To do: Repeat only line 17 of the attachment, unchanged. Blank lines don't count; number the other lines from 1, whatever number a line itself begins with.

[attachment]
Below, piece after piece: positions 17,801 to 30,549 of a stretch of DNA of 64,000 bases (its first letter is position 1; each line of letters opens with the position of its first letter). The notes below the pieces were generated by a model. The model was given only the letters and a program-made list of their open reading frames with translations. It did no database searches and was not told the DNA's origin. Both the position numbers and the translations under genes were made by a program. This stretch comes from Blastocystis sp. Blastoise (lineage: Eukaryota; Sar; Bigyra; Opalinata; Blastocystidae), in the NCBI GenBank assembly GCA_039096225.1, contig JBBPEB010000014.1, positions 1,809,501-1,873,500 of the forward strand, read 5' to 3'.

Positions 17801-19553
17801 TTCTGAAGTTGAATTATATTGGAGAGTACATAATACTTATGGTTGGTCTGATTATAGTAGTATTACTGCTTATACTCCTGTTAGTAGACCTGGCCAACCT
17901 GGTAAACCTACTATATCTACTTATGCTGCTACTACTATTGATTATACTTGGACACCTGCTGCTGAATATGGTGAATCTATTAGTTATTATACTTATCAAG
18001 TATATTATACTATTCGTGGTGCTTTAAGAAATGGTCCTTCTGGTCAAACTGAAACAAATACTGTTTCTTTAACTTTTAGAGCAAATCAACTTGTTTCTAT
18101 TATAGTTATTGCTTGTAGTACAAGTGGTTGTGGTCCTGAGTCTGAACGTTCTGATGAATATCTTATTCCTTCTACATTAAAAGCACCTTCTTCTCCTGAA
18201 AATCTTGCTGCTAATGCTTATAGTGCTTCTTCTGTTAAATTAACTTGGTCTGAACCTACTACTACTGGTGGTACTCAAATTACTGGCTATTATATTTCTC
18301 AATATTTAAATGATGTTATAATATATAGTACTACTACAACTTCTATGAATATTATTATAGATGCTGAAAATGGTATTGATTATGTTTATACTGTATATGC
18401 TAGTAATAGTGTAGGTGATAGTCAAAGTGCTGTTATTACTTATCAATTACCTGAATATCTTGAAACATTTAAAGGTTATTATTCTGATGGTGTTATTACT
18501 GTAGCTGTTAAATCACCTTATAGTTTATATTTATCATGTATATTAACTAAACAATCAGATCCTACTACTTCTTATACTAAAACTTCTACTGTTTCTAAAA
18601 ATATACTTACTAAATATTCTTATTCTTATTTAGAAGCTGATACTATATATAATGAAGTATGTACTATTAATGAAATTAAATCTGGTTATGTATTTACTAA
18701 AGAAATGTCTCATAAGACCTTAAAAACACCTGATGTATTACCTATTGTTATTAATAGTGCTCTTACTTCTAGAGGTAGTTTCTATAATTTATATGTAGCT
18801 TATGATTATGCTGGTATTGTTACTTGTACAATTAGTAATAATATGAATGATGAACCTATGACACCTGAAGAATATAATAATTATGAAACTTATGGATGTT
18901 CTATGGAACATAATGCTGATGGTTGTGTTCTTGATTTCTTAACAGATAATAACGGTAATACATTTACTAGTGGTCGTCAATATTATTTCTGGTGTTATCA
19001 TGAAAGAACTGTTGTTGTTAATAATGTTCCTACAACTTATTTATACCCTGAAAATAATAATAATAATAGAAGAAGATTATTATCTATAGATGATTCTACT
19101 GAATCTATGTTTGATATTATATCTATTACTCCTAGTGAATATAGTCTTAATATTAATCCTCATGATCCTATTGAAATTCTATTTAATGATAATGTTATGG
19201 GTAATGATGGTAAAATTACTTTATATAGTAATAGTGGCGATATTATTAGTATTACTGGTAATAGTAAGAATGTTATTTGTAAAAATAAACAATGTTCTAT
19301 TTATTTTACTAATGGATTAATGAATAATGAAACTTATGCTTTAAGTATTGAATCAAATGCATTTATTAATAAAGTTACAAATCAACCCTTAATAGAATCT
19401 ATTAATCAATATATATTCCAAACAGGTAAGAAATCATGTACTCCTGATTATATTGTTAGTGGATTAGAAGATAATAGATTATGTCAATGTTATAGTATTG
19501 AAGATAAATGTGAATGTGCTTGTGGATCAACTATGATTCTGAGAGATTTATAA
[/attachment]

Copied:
19201 GTAATGATGGTAAAATTACTTTATATAGTAATAGTGGCGATATTATTAGTATTACTGGTAATAGTAAGAATGTTATTTGTAAAAATAAACAATGTTCTAT